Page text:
Working with a large code base, you get to see many different styles of unit testing. One of the aspects that I find interesting is the naming of the test methods.
Below are some examples of styles that I often come across. For the example, I use a hypothetical parser which is given an empty string as input.
testParse() testParse_EmptyString() testParseEmptyString() parseEmptyString()
While all of these have their pros and cons, my primary objection is one they all share – they don’t tell me what should happen! They are as informative as writing
assertEquals(actual) rather than
assertEquals(expected, actual). I want to see something along the lines of these.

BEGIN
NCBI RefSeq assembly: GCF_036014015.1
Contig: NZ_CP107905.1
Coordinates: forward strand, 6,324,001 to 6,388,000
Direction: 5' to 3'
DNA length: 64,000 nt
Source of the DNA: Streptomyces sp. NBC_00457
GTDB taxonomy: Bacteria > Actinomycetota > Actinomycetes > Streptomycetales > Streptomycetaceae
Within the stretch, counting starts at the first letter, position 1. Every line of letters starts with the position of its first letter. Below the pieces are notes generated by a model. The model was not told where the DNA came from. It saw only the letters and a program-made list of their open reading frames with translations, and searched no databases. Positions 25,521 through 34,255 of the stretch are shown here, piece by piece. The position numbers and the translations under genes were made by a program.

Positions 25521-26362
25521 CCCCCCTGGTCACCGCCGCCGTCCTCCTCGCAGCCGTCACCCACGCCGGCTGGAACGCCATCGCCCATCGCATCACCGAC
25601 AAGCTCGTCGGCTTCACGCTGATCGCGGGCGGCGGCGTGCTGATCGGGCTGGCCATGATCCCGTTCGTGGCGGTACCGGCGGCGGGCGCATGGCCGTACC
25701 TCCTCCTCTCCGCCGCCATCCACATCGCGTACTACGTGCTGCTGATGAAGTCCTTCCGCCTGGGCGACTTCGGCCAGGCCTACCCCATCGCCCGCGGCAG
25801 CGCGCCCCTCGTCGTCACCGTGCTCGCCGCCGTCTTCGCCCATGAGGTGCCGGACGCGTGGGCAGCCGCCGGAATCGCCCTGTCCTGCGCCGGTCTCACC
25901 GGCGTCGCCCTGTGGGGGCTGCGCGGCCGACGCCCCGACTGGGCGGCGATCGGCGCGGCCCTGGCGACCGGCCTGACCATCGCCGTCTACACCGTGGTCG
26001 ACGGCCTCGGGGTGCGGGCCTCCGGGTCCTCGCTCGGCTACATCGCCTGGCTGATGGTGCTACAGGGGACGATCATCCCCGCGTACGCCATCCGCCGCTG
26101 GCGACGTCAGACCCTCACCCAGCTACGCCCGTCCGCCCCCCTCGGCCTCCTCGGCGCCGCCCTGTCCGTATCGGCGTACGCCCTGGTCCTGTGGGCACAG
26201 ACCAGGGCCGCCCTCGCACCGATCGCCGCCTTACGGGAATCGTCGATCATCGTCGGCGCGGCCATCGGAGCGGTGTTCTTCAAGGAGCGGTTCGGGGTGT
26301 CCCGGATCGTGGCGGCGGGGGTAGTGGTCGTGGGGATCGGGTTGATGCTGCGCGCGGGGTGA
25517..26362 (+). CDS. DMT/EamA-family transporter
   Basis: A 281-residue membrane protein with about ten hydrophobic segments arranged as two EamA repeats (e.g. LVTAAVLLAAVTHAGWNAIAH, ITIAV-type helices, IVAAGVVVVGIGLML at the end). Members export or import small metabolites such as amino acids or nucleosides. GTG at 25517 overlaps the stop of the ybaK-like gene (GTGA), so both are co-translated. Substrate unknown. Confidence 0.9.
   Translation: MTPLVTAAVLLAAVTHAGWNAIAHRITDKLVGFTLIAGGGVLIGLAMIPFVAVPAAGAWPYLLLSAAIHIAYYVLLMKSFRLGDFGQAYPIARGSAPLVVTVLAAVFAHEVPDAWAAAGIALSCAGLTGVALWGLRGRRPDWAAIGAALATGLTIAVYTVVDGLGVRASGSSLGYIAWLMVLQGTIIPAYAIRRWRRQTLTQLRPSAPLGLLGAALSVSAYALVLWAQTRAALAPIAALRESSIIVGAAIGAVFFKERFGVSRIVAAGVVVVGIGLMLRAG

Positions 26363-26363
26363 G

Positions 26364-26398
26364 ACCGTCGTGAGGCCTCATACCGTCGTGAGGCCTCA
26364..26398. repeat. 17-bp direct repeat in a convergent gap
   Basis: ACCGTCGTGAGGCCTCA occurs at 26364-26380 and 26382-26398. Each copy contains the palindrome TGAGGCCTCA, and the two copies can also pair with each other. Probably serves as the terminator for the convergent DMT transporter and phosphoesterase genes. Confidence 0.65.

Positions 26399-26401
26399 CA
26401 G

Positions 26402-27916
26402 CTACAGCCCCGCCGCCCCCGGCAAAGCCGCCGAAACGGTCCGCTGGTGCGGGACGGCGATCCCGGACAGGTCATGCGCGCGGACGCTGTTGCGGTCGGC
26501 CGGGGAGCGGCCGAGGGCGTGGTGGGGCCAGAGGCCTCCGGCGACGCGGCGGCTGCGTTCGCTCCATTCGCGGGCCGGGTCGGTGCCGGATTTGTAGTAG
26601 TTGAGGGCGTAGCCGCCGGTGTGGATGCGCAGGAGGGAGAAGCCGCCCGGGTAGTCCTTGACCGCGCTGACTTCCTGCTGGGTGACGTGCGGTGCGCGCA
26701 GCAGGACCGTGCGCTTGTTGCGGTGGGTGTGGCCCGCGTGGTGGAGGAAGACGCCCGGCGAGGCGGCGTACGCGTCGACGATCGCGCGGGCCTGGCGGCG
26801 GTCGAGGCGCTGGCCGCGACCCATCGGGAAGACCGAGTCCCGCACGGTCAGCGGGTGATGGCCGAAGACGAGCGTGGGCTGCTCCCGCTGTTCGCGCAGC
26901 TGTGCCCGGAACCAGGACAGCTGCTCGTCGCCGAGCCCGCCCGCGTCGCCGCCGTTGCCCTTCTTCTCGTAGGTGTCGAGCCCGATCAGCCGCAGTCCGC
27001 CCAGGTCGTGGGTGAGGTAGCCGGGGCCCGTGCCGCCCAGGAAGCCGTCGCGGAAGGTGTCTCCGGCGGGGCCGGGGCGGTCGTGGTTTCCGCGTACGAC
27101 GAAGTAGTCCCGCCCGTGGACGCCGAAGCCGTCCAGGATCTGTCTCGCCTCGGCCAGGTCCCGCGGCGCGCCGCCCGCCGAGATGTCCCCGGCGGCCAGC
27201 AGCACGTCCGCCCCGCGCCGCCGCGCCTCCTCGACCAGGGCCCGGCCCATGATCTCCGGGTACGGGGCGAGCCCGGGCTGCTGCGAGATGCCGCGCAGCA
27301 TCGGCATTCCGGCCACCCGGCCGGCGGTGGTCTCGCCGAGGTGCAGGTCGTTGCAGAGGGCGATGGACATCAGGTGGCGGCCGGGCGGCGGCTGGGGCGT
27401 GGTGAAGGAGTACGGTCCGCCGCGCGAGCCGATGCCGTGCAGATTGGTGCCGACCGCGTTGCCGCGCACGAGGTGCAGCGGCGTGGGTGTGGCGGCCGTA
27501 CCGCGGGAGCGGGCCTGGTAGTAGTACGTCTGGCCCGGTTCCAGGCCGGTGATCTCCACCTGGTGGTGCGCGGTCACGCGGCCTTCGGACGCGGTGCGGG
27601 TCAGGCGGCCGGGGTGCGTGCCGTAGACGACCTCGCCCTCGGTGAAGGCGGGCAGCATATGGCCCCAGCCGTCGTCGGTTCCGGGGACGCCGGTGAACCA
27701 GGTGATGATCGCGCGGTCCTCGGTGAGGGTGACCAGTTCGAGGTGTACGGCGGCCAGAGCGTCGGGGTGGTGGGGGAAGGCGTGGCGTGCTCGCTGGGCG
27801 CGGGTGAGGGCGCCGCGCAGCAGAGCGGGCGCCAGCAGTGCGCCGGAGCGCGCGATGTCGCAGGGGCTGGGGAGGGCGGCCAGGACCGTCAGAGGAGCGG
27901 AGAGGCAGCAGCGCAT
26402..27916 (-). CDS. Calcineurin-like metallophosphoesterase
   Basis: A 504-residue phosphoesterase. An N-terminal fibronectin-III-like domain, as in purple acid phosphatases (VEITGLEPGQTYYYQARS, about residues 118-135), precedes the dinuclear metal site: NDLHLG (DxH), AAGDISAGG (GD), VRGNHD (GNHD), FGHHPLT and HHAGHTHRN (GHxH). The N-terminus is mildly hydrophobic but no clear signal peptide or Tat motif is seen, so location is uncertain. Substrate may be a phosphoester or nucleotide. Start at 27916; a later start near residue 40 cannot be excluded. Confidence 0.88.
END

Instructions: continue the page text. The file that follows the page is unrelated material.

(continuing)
parseEmptyStringShouldReturnEmptyDocument() testParse_EmptyString_EmptyDocument() parsingAnEmptyStringReturnsAnEmptyDocument()
These variants tell me not only what the stimulus is, but also the expected outcome. I want it both. Stimulus and response. Input and output. Initial state and resulting behavior.
Another way to see it is that the tests become a requirement specification for the implementation. One could actually write the corresponding implementation code based on the latter test names, try doing that from the first ones.